By Daniel Trotta GARDEN GROVE, Calif. (Reuters) - When tragedy struck across the country in Georgia, Tam Nguyen helped fellow members of his Southern California Vietnamese-American community start defense courses and assert themselves in the face of racism, rebranding his charity as a social justice movement. The critical moment came on March 16, when a gunman opened fire at three Atlanta area spas, killing eight people including six Asian-American women. The shootings came as hate crimes against Asian Americans surged because of racist rhetoric linking them to the global spread of the coronav...
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John Bolton tells media to call Trump's bluff and file FOIA requests for all documents he says he declassified
On CNN Tuesday, former national security adviser John Bolton demolished the idea that former President Donald Trump secretly declassified the highly classified documents found at his Mar-a-Lago country club — some of which may be nuclear secrets — and pointed out that if these documents really are declassified, the media should call his bluff and file a Freedom of Information Act (FOIA) request to obtain them in unredacted form.
"The president said he had to take classified materials to his residence, and therefore he declassified them by doing that," said Bolton. "Look, nobody's worried about unauthorized people in the residence quarters at the White House. If there are unauthorized people there, we have got a problem a lot more serious than documents being compromised. Moreover, if this existed, there had to be some way to memorialize it. The White House counsel had to write it down. Otherwise, how would people throughout the government know what to declassify? You don't declassify a document just as to Donald Trump. If a document is declassified, it is declassified. And no such recordkeeping system existed. And I think this is just a sign of how worried the president's advisers are about the nature of the problem he's in right now."
"A 'fiction,' you called it," said anchor John Berman.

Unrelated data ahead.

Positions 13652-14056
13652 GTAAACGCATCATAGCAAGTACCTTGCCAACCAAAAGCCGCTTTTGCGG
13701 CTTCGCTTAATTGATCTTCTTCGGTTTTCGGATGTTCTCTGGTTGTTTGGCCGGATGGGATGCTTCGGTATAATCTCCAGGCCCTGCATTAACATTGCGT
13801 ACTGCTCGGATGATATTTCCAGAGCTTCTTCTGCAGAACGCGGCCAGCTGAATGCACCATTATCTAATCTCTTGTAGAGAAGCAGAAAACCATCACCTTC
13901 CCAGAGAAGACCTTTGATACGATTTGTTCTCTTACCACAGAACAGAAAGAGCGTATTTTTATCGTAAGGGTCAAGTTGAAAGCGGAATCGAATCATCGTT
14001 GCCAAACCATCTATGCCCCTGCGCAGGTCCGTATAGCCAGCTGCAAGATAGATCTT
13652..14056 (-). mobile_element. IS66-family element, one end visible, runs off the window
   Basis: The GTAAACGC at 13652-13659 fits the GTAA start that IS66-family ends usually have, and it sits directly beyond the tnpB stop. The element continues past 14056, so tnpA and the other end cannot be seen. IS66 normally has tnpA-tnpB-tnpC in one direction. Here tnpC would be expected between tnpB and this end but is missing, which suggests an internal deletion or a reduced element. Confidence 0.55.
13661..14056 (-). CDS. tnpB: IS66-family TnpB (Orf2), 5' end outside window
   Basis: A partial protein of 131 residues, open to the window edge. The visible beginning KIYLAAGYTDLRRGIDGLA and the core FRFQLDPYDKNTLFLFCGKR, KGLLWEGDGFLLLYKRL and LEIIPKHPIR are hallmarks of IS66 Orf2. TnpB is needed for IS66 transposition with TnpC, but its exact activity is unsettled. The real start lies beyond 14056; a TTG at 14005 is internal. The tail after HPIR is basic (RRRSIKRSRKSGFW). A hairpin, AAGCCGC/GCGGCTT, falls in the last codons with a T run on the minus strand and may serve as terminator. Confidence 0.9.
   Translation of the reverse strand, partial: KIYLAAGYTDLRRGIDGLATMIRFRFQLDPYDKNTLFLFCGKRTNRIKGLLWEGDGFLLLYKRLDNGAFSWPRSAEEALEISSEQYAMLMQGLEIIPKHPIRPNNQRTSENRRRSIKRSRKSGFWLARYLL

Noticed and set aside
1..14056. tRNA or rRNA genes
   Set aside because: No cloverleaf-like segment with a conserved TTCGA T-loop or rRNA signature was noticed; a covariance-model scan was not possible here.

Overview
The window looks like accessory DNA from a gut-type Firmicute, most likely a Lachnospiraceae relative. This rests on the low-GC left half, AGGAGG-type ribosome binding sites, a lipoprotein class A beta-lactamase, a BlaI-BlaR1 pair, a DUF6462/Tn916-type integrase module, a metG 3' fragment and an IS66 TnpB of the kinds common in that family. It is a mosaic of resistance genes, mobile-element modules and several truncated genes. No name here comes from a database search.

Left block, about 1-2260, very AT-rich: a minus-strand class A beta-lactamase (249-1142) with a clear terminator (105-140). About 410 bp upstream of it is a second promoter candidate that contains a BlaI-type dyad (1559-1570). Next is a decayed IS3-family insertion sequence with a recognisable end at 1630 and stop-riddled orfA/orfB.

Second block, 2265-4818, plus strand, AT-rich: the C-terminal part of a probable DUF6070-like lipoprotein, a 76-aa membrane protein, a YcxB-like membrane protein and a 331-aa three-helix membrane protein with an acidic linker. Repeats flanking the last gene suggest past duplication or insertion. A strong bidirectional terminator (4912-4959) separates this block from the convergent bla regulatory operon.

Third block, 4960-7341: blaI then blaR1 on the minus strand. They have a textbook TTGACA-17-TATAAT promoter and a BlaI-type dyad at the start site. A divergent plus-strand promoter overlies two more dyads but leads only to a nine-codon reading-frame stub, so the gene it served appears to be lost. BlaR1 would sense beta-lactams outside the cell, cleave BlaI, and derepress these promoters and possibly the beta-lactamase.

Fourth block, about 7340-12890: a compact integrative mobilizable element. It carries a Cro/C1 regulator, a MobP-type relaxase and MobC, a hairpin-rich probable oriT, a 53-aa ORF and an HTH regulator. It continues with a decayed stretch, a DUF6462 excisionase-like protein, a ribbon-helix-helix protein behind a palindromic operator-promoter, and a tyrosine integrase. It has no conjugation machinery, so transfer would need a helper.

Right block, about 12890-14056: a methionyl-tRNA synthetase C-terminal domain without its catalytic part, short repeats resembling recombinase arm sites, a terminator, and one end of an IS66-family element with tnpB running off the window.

"Yeah," said Bolton. "If he has declassified hundreds, maybe thousands of documents that he took to the residence because he worked very hard on this at night as we all know, over four years, the media should be filing Freedom of Information Act requests for all documents declassified by Donald Trump pursuant to this standing order. I'd love to see what gets produced."
"And we know from seeing the receipt of items taken from Mar-a-Lago that there was a box labeled as SCI — sensitive compartmented information," continued Berman. "Can you think of any reason a former president would have to have sensitive compartmented information in his residence?"
"No," said Bolton. "Look, in a normal administration a president is quite likely to write memoirs. He'll want and deserves access to highly classified information, arrangements are made for former presidents and indeed for former cabinet officers who leave under happy circumstances, that SCIFs are set up that they can go to and look at this classified information. I don't think there is any explanation that carries any weight whatever, why Trump just didn't follow the normal procedures, except he thought he wasn't subjected to procedures."
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John Bolton says media should FOIA top secret documents Trump claims are declassified www.youtube.com
Morning Joe says Trump could lose more Fox hosts after Mar-A-Lago search: 'The news is going to get worse'
Former President Donald Trump appears to be losing one of his top conservative media allies, and MSNBC's Joe Scarborough said Republicans may finally be willing to cut him loose before he sinks their election chances again.